Androgen deprivation therapy is the cornerstone treatment of advanced prostate cancer. Eventually prostate cancer cells overcome androgen deprivation therapy, giving rise to castration resistant prostate cancer (CRPC) characterized by increased androgen receptor (AR) activity. Understanding the cellular mechanisms leading to CRPC is needed for development of novel treatments. We used long-term cell cultures to model CRPC; a testosterone-dependent cell line (VCaP-T) and cell line adapted to grow in low testosterone (VCaP-CT). These were used to uncover persistent and adaptive responses to testosterone level. RNA was sequenced to study AR-regulated genes. Expression level changed due to testosterone depletion in 418 genes in VCaP-T (AR-associated genes). To evaluate significance for CRPC growth, we compared which of them were adaptive i.e., restored expression level in VCaP-CT. Adaptive genes were enriched to steroid metabolism, immune response and lipid metabolism. The Cancer Genome Atlas Prostate Adenocarcinoma data were used to assess the association with cancer aggressiveness and progression-free survival. Expressions of 47 AR-associated or association gaining genes were statistically significant markers for progression-free survival. These included genes related to immune response, adhesion and transport. Taken together, we identified and clinically validated multiple genes being linked with progression of prostate cancer and propose several novel risk genes. Possible use as biomarkers or therapeutic targets should be studied further.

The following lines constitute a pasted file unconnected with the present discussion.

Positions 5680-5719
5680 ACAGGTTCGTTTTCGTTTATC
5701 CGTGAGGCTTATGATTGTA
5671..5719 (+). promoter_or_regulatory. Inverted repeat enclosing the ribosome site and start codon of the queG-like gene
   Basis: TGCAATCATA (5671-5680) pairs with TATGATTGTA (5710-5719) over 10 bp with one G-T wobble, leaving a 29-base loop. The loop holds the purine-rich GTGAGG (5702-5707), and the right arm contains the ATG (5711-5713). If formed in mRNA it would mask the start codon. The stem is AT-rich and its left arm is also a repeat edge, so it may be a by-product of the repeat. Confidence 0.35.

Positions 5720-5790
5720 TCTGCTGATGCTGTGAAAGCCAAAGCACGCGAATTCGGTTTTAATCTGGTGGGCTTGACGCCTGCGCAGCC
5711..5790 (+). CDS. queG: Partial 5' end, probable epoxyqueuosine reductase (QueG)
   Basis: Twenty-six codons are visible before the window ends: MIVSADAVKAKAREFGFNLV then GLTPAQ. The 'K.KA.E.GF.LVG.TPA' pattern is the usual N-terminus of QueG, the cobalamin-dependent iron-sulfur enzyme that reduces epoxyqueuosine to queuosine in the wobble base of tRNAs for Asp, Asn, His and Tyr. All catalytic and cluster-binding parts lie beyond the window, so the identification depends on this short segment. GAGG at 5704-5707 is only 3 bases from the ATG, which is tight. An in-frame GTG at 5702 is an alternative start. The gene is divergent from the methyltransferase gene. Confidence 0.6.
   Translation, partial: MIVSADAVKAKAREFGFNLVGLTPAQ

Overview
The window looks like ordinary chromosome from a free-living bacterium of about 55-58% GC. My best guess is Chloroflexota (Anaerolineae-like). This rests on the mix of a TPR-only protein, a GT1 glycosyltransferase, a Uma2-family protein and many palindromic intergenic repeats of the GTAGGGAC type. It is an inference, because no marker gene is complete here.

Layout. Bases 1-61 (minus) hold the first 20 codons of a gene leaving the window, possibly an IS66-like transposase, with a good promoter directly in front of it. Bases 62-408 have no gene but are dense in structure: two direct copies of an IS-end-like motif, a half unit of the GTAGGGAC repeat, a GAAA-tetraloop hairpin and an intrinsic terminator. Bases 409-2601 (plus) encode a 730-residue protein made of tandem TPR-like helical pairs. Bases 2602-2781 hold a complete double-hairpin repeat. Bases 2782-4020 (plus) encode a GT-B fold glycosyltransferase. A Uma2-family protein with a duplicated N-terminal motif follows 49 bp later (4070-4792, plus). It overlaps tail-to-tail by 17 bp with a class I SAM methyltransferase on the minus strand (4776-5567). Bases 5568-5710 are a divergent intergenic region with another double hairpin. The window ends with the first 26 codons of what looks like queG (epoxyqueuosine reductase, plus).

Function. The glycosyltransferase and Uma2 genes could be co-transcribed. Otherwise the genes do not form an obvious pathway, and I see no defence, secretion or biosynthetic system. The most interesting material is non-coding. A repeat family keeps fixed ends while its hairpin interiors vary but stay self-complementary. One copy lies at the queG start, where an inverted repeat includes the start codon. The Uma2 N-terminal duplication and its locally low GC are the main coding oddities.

- Jufo-taso 1
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